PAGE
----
I remembered our very first “military hop”, which we took in May of 2012. At the time, we were living in Sanford, North Carolina. Bill was still in the Army, and we had about eight days to mess around in Germany. We ended up flying to Ramstein and planning a trip completely on the fly. I remember taking a train to Cologne, spending a night at the Ibis at the train station, and then getting a blind booking through the former Germanwings (now Eurowings). We ended up getting a cheap flight to Munich, where we spent three nights and visited Salzburg by train on a day trip.

Then we flew back to Cologne and took another train to Trier, which allowed us to visit Luxembourg. On the way to Trier, we stopped at Gerolstein, a city well-known for its bubbly mineral water. Indeed, I had even been buying Gerolstein water at our favorite local grocery store in North Carolina. I looked out the window at Gerolstein and thought it looked like a nice place to visit, not knowing then that we would be moving back to Germany just two years later and I would eventually get the chance to see the town.

When we lived in Stuttgart, I remember trying to come up with a trip to the Gerolstein area, but I never could find the right combination of dog friendly lodging and justification for driving so far to stay in Germany. In Stuttgart, it was more difficult to arrange for local dog sitting, so our dogs had to come with us on some of our trips. Now that we’re in Wiesbaden, it’s easy to book Arran (since we no longer have Zane) at the dog pension. Gerolstein is now just a couple of hours away, rather than several hours.

As I researched the area, known as the Eifel, I found a lot of things I knew would hold our interest. However, we opted not to stay in Gerolstein. Instead, I found us a lovely, old fashioned spa hotel in the tiny hamlet of Meerfeld, named after the Meerfelder Maar– a lake formed 30,000 to 40,000 years ago from an explosion in what was once a volcanic crater. There are several water filled “maars” in the Eifel, although there are dozens more dry ones scattered throughout the area. The Meerfelder Maar is one of the oldest of the maars in the Eifel region. Swimming and water sports are allowed there, and it’s also a nature preserve. If you have a car and a willingness to drive a bit, you can slip in a visit to Belgium or Luxembourg, or maybe a visit to Cochem or Trier, both of which are close by, or any of the other charming little towns where there are old castles, canopied hiking trails, and lakes made by volcanic eruptions.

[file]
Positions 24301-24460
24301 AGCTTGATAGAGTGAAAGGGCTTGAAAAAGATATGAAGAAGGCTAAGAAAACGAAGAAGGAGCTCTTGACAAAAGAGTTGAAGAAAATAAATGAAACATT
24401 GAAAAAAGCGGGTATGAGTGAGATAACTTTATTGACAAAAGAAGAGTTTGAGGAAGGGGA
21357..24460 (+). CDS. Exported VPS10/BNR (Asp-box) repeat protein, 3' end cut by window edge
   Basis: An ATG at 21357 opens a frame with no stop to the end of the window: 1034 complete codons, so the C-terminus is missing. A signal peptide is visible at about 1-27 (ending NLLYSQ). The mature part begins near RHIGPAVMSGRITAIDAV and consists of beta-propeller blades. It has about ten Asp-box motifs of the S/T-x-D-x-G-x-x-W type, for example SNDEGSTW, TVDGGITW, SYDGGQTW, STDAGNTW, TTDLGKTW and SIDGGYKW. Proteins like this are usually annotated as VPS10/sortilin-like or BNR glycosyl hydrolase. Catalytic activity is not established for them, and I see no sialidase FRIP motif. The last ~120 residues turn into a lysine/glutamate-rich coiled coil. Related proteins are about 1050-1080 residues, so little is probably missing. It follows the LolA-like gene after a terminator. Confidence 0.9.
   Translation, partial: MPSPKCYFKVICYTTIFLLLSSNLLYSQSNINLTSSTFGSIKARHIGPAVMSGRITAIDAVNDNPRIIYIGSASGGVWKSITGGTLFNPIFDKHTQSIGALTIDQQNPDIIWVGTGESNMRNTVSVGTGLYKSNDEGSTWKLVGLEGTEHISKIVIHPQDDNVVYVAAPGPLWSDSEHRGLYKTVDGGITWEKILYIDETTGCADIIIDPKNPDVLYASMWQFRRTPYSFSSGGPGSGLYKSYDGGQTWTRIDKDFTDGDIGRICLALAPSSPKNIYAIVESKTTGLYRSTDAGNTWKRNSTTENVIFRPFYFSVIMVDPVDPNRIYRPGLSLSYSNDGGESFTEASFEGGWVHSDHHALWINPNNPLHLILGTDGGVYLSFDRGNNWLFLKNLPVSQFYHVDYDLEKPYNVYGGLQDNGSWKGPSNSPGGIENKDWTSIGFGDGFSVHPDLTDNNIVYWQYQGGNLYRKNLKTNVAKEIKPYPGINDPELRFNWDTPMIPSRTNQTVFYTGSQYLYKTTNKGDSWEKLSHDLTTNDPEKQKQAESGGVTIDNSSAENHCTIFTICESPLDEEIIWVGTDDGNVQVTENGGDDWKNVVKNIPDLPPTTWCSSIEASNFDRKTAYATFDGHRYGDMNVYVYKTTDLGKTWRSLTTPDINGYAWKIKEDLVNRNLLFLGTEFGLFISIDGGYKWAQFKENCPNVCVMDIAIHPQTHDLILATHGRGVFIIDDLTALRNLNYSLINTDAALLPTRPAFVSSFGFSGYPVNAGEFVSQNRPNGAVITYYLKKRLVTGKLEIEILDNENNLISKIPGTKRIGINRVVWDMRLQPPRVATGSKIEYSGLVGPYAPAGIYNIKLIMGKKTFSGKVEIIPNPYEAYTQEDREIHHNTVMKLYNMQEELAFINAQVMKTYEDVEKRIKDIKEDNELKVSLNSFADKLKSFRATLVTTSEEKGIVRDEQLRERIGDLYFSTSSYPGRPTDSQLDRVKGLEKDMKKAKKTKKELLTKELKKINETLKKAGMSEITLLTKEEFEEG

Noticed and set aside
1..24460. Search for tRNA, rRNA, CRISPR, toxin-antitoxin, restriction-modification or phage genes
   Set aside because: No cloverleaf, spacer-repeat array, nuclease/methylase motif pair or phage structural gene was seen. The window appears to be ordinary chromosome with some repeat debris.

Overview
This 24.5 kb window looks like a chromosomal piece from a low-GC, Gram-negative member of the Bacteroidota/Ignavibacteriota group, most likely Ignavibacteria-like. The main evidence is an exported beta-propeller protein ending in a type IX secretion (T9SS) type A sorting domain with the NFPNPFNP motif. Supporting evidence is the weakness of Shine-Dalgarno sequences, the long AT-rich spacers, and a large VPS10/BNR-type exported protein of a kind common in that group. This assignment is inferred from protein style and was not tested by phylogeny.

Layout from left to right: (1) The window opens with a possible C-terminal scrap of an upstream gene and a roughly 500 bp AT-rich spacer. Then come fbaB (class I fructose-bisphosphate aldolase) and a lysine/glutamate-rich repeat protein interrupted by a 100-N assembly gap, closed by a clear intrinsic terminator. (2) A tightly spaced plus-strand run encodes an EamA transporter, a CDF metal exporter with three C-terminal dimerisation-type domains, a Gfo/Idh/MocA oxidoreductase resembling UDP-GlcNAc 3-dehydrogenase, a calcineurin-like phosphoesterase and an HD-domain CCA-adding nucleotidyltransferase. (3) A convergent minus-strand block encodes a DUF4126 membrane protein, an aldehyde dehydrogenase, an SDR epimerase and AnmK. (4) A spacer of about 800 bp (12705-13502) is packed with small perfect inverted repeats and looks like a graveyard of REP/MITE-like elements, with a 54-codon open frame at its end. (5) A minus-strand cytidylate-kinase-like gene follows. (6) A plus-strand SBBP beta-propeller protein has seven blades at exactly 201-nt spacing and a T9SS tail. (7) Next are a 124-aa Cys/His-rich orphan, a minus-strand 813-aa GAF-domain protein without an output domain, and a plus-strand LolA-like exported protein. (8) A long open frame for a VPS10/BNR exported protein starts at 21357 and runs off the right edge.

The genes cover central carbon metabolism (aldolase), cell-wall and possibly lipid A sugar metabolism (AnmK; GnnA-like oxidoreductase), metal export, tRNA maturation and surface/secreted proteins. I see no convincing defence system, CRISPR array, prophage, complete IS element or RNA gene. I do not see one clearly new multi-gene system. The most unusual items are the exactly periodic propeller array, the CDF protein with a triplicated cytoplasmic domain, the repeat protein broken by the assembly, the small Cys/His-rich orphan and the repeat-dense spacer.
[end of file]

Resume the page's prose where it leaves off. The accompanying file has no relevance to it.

The Meerfelder Maar wasn’t necessarily what drew me to Meerfeld. I was mostly looking for a nice hotel with a good restaurant or, barring that, a really well-appointed apartment or vacation house. There are plenty of inviting places to stay in the Eifel region, with something to suit almost any taste. I had a tough time deciding. I finally chose the family owned Hotel Zur Post in Meerfeld because of its consistently excellent reviews, particularly of the hotel restaurant; the fact that it’s close to an unusual geological attraction was an added positive. The area is also popular with hikers and bikers, as there are many trails near the hotel and the surrounding hamlets.

We really had a good time on our trip, which probably would not have happened if not for COVID-19, as I would have chosen to visit a place further afield, probably in an adjoining country or even further away than that. This trip was a good reminder that you don’t always have to go far to see something interesting. Now, on with my latest trip report series!

A delightfully normal restaurant experience at Villa im Tal!

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My husband, Bill, has been trying to get me to go out and do stuff for some time now. I kept demurring because I didn’t want to hassle with all the new rules. It’s just as easy to stay home and play with my new guitar. Bill finally insisted yesterday, after we wasted the day drinking beer in the backyard and waiting for a package to be delivered. He booked us a table for 1:45pm at Villa im Tal, which is one of our favorite restaurants here in the Wiesbaden area. I must admit, he didn’t have to try too hard. I’ve been denying him for weeks and it was only fair.